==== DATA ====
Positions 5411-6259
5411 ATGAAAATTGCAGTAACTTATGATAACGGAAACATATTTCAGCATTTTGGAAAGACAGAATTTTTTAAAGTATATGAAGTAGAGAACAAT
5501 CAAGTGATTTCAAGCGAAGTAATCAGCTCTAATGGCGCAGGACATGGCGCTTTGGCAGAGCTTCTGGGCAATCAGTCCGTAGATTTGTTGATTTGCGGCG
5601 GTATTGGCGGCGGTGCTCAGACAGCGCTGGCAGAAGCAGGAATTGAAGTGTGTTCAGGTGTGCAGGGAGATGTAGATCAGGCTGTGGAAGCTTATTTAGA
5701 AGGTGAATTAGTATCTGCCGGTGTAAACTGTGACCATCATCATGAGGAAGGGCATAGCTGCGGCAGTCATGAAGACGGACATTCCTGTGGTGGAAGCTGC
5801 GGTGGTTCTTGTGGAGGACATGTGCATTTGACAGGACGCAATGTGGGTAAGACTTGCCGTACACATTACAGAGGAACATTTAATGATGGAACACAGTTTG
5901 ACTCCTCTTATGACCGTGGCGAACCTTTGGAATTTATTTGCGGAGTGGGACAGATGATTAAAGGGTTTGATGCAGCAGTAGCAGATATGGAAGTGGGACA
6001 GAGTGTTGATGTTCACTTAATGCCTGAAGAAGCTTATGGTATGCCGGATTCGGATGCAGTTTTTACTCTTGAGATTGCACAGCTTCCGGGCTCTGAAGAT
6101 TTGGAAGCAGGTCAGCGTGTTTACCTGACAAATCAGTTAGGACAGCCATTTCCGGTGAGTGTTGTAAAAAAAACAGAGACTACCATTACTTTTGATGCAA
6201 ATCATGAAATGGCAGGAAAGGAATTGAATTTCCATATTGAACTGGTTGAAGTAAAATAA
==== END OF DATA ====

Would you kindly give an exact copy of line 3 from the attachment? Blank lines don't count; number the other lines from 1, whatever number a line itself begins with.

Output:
5501 CAAGTGATTTCAAGCGAAGTAATCAGCTCTAATGGCGCAGGACATGGCGCTTTGGCAGAGCTTCTGGGCAATCAGTCCGTAGATTTGTTGATTTGCGGCG